He refers to the Nahmint valley, and it was designated a special management zone in 2000 under the Vancouver Island Land Use Plan. The values that underline this special management zone include wildlife, biodiversity and recreation. And staff in my ministry are currently working as part of a working group that includes First Nations and staff from B.C. Timber Sales to legalize old-growth management areas, OGMAs, in the Nahmint valley. This involves using new and up-to-date information and incorporating other important values, including legacy trees and large cultural trees to provide additional protection.
We take the member’s concerns seriously. We are not ignoring this issue or this topic. From what I understand, B.C.’s independent watchdog, the Forest Practices Board is investigating the Ancient Forest Alliance’s complaint, and the Forest Practices Board investigation will be made public.
Mr. Speaker: The Member for Saanich North and the Islands on a supplemental.
A. Olsen: Indeed, we do have options until, of course, we log all the old growth, and then those options are gone. I thank the minister for the response.
I think the problem is that B.C. Timber Sales and the ministry’s enforcement officers are too closely entwined. They work side by side. They report to the same people. So it appears to the public, whose interest we are in this place to protect and who B.C. Timber Sales works on behalf of, that we have serious compliance and enforcement issues.
It appears we have a serious conflict of interest in the administration of the public interest. This is highlighted by the fact that the compliance officer responsible for the investigation that I mentioned earlier says that he was told that at one point to “close down the investigation, not write a report and just send an internal memo.” That is a worrying statement. B.C. Timber Sales appears to be ignoring the internal government recommendations, violating the Vancouver Island Land Use Plan, and they may have been allowing overcutting of old growth for the past 18 years.
My question is to the Minister of Forests. There is a growing lack of certainty whose interest B.C. Timber Sales is representing. Who is holding B.C. Timber Sales accountable for their actions?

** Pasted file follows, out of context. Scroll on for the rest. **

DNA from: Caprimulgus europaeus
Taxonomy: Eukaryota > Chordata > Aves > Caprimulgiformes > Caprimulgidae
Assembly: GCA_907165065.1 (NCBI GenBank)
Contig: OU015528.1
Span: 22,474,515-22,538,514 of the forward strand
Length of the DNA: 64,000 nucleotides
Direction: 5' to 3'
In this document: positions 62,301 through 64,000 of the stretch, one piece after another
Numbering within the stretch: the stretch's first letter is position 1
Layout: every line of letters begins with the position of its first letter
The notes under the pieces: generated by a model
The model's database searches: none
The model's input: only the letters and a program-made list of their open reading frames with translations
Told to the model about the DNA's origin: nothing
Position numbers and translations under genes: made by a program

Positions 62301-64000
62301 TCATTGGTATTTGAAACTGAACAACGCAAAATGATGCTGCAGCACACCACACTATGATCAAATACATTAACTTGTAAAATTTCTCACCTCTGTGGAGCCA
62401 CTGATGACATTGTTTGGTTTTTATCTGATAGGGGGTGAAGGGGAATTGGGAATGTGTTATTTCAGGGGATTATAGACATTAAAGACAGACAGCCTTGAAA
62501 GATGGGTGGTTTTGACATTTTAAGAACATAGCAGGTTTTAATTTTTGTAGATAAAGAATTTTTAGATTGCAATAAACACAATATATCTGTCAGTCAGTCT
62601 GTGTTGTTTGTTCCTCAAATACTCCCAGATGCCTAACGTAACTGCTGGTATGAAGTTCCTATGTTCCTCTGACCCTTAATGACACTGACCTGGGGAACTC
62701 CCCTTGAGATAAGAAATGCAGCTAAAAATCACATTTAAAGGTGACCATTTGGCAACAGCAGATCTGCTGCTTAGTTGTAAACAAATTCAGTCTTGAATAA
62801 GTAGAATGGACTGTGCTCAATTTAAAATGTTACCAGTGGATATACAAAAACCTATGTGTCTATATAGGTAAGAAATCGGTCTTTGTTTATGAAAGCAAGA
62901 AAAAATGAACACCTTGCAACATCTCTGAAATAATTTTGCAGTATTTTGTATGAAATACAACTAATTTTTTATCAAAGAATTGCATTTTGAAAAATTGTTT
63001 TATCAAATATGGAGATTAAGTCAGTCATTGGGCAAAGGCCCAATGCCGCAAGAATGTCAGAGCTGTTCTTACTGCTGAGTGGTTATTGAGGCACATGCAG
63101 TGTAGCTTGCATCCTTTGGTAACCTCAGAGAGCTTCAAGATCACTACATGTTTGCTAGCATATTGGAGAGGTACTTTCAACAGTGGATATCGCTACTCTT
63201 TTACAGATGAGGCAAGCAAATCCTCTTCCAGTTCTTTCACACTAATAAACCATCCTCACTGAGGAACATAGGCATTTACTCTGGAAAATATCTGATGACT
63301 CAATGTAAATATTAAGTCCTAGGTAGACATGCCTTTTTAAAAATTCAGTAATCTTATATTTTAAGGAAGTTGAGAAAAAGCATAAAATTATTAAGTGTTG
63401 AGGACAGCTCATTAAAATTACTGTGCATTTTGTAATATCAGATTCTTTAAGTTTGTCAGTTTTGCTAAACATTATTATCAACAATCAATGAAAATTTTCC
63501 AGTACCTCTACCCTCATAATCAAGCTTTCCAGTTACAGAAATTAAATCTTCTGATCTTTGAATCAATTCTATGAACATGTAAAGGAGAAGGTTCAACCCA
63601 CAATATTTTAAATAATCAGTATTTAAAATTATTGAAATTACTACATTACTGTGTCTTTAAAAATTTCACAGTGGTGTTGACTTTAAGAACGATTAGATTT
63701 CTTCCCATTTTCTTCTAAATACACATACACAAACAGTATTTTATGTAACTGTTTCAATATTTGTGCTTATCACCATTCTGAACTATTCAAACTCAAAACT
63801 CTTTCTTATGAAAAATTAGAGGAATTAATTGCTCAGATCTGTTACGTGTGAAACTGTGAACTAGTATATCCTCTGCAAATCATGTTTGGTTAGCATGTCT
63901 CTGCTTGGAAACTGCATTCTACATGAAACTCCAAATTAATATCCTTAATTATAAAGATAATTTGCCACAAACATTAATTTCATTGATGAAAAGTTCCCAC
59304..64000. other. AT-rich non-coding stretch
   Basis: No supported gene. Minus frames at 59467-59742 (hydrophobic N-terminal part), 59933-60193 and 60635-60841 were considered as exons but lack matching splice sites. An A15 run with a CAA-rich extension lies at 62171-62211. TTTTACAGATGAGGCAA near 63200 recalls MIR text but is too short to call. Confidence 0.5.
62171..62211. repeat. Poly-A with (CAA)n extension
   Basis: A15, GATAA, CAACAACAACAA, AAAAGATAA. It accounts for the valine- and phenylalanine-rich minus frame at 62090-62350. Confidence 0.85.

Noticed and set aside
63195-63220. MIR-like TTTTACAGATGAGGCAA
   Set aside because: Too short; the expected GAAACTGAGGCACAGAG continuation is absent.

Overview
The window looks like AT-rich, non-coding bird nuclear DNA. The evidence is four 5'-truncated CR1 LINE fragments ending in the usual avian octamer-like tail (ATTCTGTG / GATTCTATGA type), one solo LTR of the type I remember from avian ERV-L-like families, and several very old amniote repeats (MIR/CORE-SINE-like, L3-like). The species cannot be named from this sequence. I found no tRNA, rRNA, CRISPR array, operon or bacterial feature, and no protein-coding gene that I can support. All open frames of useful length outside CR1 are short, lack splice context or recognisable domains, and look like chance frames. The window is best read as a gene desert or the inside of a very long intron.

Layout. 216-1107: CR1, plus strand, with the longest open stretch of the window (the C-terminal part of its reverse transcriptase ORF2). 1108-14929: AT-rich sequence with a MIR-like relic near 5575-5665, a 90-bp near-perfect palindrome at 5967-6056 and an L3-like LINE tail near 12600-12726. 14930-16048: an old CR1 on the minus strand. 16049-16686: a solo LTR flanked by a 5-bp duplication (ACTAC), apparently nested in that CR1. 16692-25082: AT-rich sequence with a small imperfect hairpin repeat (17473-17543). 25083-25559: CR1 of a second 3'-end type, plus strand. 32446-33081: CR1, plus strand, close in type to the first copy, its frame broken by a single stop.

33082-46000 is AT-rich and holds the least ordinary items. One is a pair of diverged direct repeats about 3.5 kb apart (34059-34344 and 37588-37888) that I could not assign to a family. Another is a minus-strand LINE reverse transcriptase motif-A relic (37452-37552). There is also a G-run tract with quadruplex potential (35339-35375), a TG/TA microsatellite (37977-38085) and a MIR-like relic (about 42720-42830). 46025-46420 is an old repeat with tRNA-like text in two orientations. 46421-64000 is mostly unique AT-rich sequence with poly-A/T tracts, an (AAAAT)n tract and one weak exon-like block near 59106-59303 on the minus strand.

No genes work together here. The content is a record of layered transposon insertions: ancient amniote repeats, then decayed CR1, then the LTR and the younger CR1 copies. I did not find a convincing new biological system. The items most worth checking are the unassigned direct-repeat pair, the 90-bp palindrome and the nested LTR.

Hon. D. Donaldson: Well, the B.C. Timber Sales is held to the same standard as private companies, and they’re accountable to the public. They submit forest stewardship plans. Those forest stewardship plans now, under our new legislation that we passed in May — under the Forest and Range Practices Act — are much more transparent than they were before. It allows a forest operations map to be made public, and transparency is there for people to be able to see where cutblocks and roads, for instance, are planned.
The compliance and enforcement branch has the authority to investigate B.C. Timber Sales. They are a compliance branch, so they monitor and ensure compliance with the certain natural resource legislation, including compliance with forest stewardship plans. When necessary and appropriate, they take enforcement actions, and that’s the oversight with the BCTS, the same as it would be for any forest licensee.
However, we understand that there are people who are interested and concerned about harvesting practices on a timber-harvesting land base. That’s why we introduced a legacy tree policy in June, where there’s the ability to register large trees, and each of these trees is protected by a one-hectare buffer. That’s 100 metres by 100 metres.
We’ve also convened an old-growth strategic review panel, consisting of Garry Merkel and Al Gorley, who will be travelling the province to gather information and report back to me in the new year for recommendations around old-growth strategic policy.